I read that the so-called midterm elections were held in the United States, mid-term elections. In many states, paper and pencil are not used to express one’s preference, but voting machines – which have some problems. Now someone proposes to vote from home, with the smartphone, and using the blockchain. But sure it’s a good idea?

In general, we can distinguish between electronic voting and internet voting, which are not the same thing, but they have in common the fact of using technology to facilitate voting and polling operations. In the first case, normally, the voter goes to the seats and finds touch screen terminals (but it is not said) and can click on the candidate or party for which he wishes to express his preference. Now there are two possible sub-modes: there is the case in which the voter shows a screen with the words “Thank you for voting”, and therefore this should be trusted that everything went well, and a secondary option (but more secure) where the machine will also print an anonymous receipt with voting preference. It is an important step, because the voter receives a proof that his vote has been registered as he intended, and the receipt ends in an urn like in Italy: on the one hand an almost instantaneous result, through an electronic system, on the other however, there are paper grades that can be checked later if you fear errors in the result provided by the machines, or worse, fraud.

Internet voting, on the other hand, allows you to vote at home in comfort, and is adopted by a few countries, including Estonia. Both systems have extremely serious vulnerabilities, and to date, all the experts agree that it is much wiser not to include technology in the voting process.

But for some years now someone has advocated the possibility of using the blockchain to solve some of the problems of voting on the internet: in West Virginia in August the vote on the mobile system based on the blockchain platform was tested, and the New York Times hosted a piece of opinion where the idea was re-launched by Alex Tapscott, co-founder of the Blockchain Research Institute. Tapscott does not talk about the future, but about the present, “today building an inclusive, scalable online voting system that works is possible,” he says.

What happens if in 2020 there will be those who swear to have voted Trump but that his vote has not been correctly registered, or vice versa “? So, it is not by chance, the importance of the paper proof is emphasized – that everyone, even the most older people, intuitively understand how they function, and, more importantly, allow you to verify with your own eyes the goodness of the results, participating in the operations of counting .. How many understand, even among those who have a background in engineering or computer science, the operation of the blockchain? the hand on the fire we: few, very few.There are two problems: the first is the trust of the voters in their voting system, which is fundamental, and the second, we add, is that we risk having a very narrow circle of people who seriously understand the mechanisms of the electoral platform, with the consequence that in cases of technical problems there are very few people with the cognitive tools necessary to make medium is one of the problems Estonia has with its i-voting system.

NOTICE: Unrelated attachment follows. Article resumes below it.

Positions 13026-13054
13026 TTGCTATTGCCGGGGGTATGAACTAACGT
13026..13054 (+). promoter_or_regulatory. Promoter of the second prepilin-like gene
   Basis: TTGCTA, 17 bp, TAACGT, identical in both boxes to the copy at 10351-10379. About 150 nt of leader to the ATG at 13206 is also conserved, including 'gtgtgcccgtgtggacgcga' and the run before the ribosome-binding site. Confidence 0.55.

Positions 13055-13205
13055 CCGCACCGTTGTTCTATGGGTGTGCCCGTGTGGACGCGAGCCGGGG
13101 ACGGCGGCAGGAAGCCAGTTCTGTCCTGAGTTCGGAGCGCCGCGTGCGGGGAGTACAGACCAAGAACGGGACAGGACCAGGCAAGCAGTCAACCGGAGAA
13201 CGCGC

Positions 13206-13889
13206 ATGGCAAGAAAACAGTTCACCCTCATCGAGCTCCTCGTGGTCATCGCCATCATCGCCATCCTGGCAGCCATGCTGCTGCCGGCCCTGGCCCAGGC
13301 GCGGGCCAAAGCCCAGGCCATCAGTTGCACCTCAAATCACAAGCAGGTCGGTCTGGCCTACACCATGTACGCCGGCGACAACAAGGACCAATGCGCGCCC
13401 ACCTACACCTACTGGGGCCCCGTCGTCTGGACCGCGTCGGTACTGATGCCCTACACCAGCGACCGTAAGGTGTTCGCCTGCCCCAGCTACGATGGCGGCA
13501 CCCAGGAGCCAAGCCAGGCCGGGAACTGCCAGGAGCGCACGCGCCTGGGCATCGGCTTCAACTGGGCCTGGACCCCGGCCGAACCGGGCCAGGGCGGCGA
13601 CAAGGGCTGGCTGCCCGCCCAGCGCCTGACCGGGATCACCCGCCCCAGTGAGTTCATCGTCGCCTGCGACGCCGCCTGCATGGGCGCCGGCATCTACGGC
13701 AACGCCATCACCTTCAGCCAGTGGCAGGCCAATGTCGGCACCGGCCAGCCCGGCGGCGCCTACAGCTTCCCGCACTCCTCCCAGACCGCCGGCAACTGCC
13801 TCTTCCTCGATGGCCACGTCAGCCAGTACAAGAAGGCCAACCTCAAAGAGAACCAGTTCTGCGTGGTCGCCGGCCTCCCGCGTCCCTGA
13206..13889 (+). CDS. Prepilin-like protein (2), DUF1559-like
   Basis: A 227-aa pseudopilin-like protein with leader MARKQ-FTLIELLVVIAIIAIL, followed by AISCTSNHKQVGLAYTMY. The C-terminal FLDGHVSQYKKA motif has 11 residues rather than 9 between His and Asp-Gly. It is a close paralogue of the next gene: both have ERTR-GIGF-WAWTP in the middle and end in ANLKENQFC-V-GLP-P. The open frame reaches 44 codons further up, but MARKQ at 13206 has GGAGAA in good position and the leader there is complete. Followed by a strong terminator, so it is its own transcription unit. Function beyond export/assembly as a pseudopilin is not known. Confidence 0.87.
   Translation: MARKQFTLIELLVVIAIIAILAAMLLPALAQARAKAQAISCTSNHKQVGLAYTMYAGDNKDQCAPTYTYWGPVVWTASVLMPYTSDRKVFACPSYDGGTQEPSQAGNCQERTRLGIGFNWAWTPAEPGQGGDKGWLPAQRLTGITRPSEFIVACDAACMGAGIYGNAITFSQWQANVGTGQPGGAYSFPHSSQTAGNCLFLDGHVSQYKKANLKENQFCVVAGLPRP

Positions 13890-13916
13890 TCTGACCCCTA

Added to this are all the problems afflicting remote voting operations, carried out outside the seats (vote by correspondence, i-voting … nothing changes): the avoidance of the possibility of protecting the principle of secrecy of the vote and his freedom. If the device you use to vote is infected, it means that I can in the worst case manipulate your vote, in the best way to know exactly what you voted for. But not only that, if I am a citizen harassed by organized crime, one thing is to go to the seat, which is guarded by law enforcement, and vote in the secret of the voting booth, the other is being able to vote using a PC or smartphone anywhere, maybe right in front of the prying eyes of the head stick on duty, with the threat of losing the house or the car if I do not support the candidate who has decided him for me.

What do you think is valid or not? would it help to make things easier?

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20 votes, average: 4.85 out of 520 votes, average: 4.85 out of 520 votes, average: 4.85 out of 520 votes, average: 4.85 out of 520 votes, average: 4.85 out of 5 (20 votes, average: 4.85 out of 5)
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Responses

  1. Nicholas

    Anything, literally anything is a good solution, what can help that, keep the election “clear”. So much manipulation in numbers, so much manipulation trought private media.
    Just simple need a tool, what can help to using our rights, and give our votes.

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